Corporate venture capital – a Growth Business guide

One in five VC deals in Europe last year were corporate venture capital deals, but what is it and how can you get it?

When Pitchbook published its 2022 figures on European VC deals, there was a surprise statistic: one fifth of deals were made via corporate venture capital (CVC).  

Although the first CVCs can be traced back to the early 20th century when large American organisations made investments into smaller companies which had some relation to their operations, the practice has become more established of late.

Today, firms such as Google, Unilever and BP all have venture capital arms investing and partnering with high-growth start-ups operating within their industries.

What is corporate venture capital?

Corporate venture capital is venture capital supplied by large corporates. They invest in start-ups relevant to their wider strategic aims and can therefore benefit from in the long-term.

One example of a CVC is InMotion Ventures by Jaguar Land Rover. The VC invests in tech start-ups such as a payments company which enables customers to spread the cost of their car repairs, a platform for customers to view all their car-related payments and a company offering augmented reality head-up displays. The UK’s most active CVC, according to Beauhurst, is UK Steel Enterprise (UKSE), a subsidiary of Tata Steel. 

The desired result of the partnership is that large corporates stay at the forefront of innovation in their field, while start-ups gain industry knowledge, capital and contacts to boost product development and growth.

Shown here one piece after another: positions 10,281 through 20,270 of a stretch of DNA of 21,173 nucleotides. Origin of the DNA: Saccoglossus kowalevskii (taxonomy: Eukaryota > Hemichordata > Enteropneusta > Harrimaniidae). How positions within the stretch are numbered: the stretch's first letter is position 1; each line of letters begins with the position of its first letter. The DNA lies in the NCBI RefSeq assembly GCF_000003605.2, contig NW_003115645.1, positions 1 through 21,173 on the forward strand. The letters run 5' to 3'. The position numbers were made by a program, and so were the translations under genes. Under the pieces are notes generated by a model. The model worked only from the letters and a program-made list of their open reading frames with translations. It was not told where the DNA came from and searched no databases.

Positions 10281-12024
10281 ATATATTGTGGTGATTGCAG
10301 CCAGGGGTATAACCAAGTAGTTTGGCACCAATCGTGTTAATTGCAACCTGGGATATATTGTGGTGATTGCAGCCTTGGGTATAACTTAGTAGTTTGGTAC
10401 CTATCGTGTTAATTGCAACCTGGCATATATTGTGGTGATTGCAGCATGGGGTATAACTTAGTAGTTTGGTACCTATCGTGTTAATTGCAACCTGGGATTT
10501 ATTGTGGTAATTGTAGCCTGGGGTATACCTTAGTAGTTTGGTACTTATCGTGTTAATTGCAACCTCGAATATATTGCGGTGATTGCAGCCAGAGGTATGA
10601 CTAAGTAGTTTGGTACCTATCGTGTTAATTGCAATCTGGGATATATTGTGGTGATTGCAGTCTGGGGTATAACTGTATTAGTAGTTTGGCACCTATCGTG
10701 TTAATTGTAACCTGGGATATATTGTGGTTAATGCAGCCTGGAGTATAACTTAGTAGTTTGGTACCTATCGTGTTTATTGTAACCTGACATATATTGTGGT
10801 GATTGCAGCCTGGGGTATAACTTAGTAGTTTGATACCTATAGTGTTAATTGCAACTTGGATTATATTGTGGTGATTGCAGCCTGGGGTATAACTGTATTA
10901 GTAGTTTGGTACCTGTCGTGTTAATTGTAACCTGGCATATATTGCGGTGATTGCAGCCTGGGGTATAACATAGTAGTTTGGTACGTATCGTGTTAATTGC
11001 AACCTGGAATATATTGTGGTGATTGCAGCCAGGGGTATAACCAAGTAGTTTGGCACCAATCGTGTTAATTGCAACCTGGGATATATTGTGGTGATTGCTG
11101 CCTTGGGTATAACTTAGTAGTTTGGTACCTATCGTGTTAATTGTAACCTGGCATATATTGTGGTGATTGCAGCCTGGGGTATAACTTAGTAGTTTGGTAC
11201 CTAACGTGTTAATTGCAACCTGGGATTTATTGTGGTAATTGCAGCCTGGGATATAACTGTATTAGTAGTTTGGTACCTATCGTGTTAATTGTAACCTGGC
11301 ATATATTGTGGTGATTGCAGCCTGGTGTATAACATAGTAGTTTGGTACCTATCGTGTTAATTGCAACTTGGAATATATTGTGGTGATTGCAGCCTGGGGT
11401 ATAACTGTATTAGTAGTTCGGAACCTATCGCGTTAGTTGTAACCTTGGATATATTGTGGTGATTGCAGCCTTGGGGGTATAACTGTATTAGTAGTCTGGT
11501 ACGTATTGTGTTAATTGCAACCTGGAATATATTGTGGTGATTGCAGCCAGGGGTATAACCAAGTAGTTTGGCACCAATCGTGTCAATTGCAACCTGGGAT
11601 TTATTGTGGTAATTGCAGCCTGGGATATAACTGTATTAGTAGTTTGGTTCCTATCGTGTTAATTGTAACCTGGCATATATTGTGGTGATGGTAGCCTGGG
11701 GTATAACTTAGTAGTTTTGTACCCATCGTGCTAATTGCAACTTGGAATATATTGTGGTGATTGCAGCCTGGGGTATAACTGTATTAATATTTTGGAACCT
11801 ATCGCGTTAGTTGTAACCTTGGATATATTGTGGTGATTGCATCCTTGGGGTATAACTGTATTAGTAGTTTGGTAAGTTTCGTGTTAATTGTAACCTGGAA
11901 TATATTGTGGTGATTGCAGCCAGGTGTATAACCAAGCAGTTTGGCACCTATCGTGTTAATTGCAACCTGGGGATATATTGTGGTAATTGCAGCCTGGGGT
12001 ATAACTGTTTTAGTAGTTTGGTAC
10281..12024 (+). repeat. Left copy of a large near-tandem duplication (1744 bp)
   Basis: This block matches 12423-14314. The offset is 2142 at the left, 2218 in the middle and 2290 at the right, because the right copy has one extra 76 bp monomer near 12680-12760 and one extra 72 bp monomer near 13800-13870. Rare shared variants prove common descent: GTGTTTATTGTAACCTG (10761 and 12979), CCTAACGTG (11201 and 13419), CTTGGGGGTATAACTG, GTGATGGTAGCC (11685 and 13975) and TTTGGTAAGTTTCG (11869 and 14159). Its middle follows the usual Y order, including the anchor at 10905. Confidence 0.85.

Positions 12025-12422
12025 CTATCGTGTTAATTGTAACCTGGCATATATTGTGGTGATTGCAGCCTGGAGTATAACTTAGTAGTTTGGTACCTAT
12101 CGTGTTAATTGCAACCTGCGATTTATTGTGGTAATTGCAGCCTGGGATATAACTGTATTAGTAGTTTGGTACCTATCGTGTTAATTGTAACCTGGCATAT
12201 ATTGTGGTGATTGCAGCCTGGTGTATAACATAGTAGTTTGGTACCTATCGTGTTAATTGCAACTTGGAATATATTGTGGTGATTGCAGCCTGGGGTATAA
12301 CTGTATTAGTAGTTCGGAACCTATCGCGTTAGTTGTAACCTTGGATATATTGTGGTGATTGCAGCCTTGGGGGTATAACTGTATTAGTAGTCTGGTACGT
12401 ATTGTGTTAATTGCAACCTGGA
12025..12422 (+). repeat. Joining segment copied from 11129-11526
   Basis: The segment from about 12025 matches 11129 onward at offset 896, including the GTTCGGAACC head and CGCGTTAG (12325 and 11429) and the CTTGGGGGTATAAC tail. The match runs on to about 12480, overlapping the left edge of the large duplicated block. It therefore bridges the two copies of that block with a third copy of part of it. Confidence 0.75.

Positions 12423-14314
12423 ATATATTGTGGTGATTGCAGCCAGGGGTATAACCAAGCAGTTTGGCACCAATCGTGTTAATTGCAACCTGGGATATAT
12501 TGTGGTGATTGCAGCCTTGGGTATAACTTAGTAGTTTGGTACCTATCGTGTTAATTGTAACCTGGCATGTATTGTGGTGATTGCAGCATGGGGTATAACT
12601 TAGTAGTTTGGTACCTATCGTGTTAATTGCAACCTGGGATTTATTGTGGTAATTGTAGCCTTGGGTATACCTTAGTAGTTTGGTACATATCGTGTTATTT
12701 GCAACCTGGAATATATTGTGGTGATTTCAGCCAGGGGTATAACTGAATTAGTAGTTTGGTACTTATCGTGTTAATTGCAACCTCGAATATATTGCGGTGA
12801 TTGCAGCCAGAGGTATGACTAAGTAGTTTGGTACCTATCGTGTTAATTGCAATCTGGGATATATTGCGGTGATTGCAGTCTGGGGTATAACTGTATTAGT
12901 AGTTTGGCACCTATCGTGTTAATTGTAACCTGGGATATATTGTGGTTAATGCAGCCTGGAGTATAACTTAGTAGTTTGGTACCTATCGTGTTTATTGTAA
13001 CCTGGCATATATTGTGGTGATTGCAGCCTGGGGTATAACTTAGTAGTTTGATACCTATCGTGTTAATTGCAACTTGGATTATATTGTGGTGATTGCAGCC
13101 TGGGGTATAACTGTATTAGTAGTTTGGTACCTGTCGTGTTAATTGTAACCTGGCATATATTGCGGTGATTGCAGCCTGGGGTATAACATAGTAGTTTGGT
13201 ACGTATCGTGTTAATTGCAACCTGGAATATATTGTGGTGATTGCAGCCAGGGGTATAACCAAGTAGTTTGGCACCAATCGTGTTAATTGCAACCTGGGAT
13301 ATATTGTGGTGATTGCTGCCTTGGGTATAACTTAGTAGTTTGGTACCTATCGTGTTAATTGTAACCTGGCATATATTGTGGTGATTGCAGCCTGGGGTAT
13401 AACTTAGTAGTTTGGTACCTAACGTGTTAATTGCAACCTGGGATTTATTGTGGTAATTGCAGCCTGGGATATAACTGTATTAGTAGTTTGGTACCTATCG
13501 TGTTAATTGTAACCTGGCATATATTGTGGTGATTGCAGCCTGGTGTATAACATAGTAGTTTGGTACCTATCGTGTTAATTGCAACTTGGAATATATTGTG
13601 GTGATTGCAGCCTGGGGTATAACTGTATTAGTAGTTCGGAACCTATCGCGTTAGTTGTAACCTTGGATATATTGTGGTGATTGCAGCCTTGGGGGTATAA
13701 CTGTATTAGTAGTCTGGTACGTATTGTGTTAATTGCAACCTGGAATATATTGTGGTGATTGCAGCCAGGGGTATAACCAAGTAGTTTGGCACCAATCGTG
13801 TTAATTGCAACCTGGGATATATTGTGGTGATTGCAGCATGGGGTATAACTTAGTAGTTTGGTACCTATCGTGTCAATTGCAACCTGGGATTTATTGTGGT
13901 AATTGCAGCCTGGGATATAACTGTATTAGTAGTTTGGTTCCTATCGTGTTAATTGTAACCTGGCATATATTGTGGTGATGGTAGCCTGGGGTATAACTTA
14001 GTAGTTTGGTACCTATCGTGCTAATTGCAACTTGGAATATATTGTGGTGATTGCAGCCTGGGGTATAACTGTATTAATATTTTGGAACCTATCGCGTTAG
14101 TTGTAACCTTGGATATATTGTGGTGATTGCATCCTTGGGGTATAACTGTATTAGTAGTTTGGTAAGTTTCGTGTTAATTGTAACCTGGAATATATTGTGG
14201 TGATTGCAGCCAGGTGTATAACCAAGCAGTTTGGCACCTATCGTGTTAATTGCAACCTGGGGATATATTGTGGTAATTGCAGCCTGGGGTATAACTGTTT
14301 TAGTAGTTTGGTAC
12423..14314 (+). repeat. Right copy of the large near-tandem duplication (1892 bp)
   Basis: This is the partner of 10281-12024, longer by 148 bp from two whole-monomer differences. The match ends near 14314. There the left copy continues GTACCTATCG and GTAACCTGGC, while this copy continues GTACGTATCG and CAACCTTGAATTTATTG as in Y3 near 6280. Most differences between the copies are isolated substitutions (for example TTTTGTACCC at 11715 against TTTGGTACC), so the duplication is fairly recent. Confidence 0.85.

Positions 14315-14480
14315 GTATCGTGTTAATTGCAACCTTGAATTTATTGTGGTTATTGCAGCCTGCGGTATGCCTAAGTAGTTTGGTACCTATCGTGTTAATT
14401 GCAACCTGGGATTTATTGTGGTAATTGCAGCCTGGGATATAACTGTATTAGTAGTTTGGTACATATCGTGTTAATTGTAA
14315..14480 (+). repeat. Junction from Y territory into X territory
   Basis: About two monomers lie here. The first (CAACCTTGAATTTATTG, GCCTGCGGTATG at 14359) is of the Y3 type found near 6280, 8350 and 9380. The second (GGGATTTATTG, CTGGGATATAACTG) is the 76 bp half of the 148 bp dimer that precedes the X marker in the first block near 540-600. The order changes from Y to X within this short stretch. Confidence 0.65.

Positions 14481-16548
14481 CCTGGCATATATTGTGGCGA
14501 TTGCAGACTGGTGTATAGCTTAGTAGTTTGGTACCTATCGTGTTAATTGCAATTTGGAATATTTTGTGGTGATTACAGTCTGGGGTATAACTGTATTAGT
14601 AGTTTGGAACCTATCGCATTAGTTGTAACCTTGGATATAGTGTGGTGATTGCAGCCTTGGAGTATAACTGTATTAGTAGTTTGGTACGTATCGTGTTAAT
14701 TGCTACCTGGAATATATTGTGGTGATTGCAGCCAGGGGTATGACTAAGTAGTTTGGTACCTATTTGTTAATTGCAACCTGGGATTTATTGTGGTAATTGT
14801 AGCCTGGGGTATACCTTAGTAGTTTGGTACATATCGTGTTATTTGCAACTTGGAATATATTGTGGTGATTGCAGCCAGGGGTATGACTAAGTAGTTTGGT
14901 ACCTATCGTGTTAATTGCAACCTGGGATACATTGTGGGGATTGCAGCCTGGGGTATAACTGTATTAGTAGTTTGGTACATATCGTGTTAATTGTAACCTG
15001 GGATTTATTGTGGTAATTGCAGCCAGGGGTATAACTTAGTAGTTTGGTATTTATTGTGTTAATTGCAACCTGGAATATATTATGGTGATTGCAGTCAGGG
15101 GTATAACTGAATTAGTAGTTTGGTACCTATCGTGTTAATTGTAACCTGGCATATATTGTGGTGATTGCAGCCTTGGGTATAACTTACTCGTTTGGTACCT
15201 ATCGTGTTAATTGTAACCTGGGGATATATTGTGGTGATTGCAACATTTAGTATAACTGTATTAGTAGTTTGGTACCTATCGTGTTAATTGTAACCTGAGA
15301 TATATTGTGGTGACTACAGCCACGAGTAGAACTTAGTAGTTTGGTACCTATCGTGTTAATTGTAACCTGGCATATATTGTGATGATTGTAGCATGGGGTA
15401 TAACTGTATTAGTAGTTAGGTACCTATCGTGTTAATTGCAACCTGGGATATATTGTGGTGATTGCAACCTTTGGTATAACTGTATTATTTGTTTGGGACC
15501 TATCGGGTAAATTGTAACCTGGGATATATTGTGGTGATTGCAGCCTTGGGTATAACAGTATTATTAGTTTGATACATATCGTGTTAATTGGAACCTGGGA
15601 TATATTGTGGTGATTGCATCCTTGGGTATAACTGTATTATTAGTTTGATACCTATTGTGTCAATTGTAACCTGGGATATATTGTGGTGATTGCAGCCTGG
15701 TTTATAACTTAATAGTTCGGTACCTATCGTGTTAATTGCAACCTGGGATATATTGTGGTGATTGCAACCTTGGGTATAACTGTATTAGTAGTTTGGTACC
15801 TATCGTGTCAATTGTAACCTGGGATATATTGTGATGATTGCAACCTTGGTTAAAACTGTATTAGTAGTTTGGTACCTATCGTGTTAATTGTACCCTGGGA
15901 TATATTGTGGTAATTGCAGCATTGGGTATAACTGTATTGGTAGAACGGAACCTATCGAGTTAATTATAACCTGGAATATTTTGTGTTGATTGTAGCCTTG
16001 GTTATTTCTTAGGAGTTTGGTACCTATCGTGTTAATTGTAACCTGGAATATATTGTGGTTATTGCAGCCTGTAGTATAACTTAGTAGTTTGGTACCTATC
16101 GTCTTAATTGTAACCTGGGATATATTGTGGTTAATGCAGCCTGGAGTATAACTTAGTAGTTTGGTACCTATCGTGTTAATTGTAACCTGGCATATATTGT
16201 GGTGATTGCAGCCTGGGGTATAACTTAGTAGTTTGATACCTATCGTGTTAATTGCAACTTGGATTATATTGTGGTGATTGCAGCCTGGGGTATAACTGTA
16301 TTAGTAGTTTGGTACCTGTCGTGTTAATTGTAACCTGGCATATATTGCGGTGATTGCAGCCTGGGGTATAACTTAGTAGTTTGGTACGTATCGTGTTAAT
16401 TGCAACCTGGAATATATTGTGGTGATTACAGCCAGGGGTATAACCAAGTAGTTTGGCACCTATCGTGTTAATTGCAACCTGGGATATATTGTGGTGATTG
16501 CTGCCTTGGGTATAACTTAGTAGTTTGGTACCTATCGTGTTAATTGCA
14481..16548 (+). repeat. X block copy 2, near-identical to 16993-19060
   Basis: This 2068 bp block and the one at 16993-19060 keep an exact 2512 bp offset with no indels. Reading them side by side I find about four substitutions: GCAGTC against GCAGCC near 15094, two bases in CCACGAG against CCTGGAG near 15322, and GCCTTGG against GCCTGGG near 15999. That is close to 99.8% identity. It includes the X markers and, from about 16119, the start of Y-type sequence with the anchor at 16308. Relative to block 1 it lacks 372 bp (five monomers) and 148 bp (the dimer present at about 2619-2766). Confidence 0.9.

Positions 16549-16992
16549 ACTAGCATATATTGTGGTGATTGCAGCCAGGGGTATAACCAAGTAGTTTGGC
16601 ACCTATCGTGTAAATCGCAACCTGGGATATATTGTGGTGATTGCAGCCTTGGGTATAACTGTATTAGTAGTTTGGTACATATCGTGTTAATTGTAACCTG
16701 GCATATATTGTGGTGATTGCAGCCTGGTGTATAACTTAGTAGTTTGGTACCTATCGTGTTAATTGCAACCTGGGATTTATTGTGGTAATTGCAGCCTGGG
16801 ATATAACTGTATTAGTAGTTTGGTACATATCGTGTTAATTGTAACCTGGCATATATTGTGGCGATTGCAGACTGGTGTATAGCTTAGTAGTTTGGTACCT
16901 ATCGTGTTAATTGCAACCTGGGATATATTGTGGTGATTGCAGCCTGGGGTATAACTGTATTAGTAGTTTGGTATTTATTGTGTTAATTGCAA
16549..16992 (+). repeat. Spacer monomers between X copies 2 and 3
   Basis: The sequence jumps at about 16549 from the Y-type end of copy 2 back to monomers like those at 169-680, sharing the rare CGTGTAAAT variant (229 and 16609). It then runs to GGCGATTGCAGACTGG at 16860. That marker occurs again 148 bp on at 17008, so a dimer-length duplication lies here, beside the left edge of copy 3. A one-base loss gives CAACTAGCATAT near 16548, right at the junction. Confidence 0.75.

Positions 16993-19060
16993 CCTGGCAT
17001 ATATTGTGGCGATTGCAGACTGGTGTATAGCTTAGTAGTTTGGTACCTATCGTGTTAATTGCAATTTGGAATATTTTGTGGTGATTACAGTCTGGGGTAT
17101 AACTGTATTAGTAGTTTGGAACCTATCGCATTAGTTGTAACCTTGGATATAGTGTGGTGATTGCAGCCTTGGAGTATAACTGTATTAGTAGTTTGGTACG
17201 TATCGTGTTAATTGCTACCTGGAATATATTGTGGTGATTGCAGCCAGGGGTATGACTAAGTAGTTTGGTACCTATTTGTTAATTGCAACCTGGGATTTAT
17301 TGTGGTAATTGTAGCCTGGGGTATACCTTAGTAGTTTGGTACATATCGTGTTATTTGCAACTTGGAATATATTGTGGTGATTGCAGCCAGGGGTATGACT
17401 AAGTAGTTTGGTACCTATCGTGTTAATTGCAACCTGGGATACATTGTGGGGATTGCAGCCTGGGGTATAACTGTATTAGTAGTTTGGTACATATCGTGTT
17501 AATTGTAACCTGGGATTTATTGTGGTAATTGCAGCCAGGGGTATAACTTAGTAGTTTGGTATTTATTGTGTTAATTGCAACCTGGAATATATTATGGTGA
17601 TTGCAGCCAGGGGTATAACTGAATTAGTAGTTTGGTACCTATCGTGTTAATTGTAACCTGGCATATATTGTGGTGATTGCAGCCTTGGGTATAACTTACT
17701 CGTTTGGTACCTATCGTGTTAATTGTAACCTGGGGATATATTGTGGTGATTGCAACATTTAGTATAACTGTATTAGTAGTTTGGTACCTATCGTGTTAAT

“CVC is one of those terms that covers a multitude of different things depending on who you are,” Mark Rundall, partner of lawyer firm Bird & Bird tells Growth Business. “In the broadest sense it’s a corporate investing its own money, rather than a VC that’s investing someone else’s money.

“But within that you’ve got quite a spectrum of different approaches within the market. At the one end you’ve got very sophisticated CVCs which are basically venture capitals but use the corporate as a [limited partner] and they run it like a venture capital fund – they tend to make a larger number of investments and tend to be cash driven. On the other end of the spectrum, you have something that is more like a joint venture or a strategic partnership where a corporate is making a small number of investments but for a particular reason with that particular counterparty.”

Corporate venture capital vs venture capital

One key difference between traditional VCs and CVCs is that CVCs typically involve themselves more in the companies they back, because of the direct effect they have on future innovation within the organisation.

Big corporates want to see how more agile start-ups operate and how they’re adapting to the market they’re in. For more traditional VCs, they’re solely making a financial investment.

What are the benefits of corporate venture capital?

For companies, taking on CVC sends a strong signal to industry that your technology is disruptive, which can drive up more trade. A corporate investment can add connections, knowledge and growth through collaboration.

“CVC brings more than just cash,” Rundall explains. “Your traditional venture investor will bring strategic guidance through the board but basically, it’s about the cash investment and maximising [that].